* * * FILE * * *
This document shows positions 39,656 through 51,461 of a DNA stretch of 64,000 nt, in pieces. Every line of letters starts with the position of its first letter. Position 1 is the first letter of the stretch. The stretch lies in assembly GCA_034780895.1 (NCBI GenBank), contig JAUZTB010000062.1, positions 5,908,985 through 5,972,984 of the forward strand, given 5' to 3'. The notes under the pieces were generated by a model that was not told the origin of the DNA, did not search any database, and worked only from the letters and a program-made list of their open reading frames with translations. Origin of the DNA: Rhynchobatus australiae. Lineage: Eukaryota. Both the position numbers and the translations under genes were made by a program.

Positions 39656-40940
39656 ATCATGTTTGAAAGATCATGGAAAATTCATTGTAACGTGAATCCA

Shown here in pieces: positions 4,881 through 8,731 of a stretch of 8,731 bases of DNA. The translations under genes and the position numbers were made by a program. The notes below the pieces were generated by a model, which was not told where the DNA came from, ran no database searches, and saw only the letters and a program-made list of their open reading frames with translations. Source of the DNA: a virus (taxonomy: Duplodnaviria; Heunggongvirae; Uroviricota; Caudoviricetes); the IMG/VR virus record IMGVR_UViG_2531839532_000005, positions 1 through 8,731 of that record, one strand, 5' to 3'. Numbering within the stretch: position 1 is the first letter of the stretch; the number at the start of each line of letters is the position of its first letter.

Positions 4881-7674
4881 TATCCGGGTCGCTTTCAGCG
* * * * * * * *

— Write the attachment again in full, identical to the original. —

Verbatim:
This document shows positions 39,656 through 51,461 of a DNA stretch of 64,000 nt, in pieces. Every line of letters starts with the position of its first letter. Position 1 is the first letter of the stretch. The stretch lies in assembly GCA_034780895.1 (NCBI GenBank), contig JAUZTB010000062.1, positions 5,908,985 through 5,972,984 of the forward strand, given 5' to 3'. The notes under the pieces were generated by a model that was not told the origin of the DNA, did not search any database, and worked only from the letters and a program-made list of their open reading frames with translations. Origin of the DNA: Rhynchobatus australiae. Lineage: Eukaryota. Both the position numbers and the translations under genes were made by a program.

Positions 39656-40940
39656 ATCATGTTTGAAAGATCATGGAAAATTCATTGTAACGTGAATCCA

Shown here in pieces: positions 4,881 through 8,731 of a stretch of 8,731 bases of DNA. The translations under genes and the position numbers were made by a program. The notes below the pieces were generated by a model, which was not told where the DNA came from, ran no database searches, and saw only the letters and a program-made list of their open reading frames with translations. Source of the DNA: a virus (taxonomy: Duplodnaviria; Heunggongvirae; Uroviricota; Caudoviricetes); the IMG/VR virus record IMGVR_UViG_2531839532_000005, positions 1 through 8,731 of that record, one strand, 5' to 3'. Numbering within the stretch: position 1 is the first letter of the stretch; the number at the start of each line of letters is the position of its first letter.

Positions 4881-7674
4881 TATCCGGGTCGCTTTCAGCG